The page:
Year End Finance Strategies
Dec 28: Best from the blogosphereDecember 28, 2015
By Sheryl Smolkin
This is the last Best from the Blogosphere for 2015 and I’m taking a break, so the next one will be published on January 25, 2016. We wish all savewithspp.com readers a healthy, prosperous New Year.
As we look back on 2015 and ahead to 2016, there is much to think about. We have a new Federal government, the loonie is at an all-time low and Canadians have extended extraordinary hospitality to Syrians and other refugees from war-torn lands.
Here are some interesting stories we are following:
In TFSA vs. RRSP: How are Canadians saving? I interviewed Krystal Yee (Gen X), Tom Drake (Gen Y) and Bonnie Flatt (Boomer) to find out how Canadians are taking advantage of the tax-sheltered savings vehicles available to them.
In What Sean Cooper Really Achieved By Paying Off His Mortgage In 3 Years Robb Engen from Boomer and Echo tells us that Sean Cooper didn’t just pay off his $255,000 mortgage in three years; he taught us all a lesson in personal branding. Mr. Cooper, a pension analyst by day, mild-mannered blogger by night, took an almost Machiavellian-like approach by achieving fame through mortgage freedom at age 30.
Jim Yee offers some Year End Finance Strategies that will take advantage of ongoing changes to our tax rules. For example, in 2016, the new Liberal government will be lowering the tax rate on the middle income bracket from 22% to 20.5% so those individuals making more than $45,283/year but less than $90,563/year, deferring income to next year might save some tax dollars.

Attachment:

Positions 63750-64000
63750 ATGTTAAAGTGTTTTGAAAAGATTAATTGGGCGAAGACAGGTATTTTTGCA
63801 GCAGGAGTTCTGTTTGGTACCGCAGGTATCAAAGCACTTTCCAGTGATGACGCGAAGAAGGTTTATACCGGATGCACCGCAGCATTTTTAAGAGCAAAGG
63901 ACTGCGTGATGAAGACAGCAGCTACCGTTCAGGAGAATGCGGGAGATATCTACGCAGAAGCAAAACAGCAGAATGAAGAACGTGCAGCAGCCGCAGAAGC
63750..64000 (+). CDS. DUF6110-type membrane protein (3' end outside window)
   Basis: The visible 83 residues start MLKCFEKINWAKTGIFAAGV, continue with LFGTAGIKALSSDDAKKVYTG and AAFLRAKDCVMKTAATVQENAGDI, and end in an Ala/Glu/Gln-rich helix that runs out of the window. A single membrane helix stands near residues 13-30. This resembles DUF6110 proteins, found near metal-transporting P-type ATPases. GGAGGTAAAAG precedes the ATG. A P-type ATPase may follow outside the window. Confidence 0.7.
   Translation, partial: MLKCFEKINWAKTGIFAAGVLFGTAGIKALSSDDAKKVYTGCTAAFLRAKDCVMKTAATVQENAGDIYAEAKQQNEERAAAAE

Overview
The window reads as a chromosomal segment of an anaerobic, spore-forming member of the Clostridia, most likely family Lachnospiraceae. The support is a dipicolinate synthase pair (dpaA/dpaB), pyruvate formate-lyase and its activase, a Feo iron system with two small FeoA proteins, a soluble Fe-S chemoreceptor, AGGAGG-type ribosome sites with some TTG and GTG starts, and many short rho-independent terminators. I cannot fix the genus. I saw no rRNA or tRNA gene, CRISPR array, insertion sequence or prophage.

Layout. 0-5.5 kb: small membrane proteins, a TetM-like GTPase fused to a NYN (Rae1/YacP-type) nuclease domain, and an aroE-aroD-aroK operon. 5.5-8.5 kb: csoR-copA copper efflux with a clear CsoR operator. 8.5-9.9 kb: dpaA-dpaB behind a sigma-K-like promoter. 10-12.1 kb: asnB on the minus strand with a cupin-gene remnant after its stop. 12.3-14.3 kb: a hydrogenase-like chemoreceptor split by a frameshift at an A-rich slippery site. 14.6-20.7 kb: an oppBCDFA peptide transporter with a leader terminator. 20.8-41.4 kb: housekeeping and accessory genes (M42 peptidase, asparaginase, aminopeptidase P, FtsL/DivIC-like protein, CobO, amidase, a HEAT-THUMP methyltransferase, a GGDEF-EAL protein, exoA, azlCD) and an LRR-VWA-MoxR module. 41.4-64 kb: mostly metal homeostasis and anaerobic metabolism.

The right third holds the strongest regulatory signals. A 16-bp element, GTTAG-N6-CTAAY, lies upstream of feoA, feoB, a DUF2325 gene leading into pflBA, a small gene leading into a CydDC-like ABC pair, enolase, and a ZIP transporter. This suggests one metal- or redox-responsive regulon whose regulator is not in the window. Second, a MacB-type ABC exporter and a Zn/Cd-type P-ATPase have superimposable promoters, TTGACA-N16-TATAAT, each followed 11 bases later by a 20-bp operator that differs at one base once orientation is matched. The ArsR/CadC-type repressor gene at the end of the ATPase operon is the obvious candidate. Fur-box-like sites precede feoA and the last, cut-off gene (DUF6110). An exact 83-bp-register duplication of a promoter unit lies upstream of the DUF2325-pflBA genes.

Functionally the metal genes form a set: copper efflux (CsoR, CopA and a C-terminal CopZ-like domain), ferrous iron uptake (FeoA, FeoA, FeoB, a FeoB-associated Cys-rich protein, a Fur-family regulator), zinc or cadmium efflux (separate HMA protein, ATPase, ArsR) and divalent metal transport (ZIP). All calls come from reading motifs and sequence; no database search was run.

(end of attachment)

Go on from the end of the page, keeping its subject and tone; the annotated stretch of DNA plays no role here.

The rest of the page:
On the Financial Independence Hub, Doug Dahmer writes about the timing of CPP benefits. He says the CPP benefit for a couple can be in excess of $700,000 over their lifetime and the study demonstrates that the difference between starting your benefit at the least beneficial date and starting at the best date can be more than $300,000.
And finally, Rob Carrick at the Globe and Mail offers some thoughts on how to prepare for a frugal retirement. Frugality is assumed to be a virtue in the world of personal finance writing, but on the outside, frugality is sometimes a synonym for cheap. He refers to a blogger on Frugalwoods who argues that making the choice to be frugal is about asserting your independent thinking about money.
Do you follow blogs with terrific ideas for saving money that haven’t been mentioned in our weekly “Best from the blogosphere?” Share the information with us on http://wp.me/P1YR2T-JR and your name will be entered in a quarterly draw for a gift card.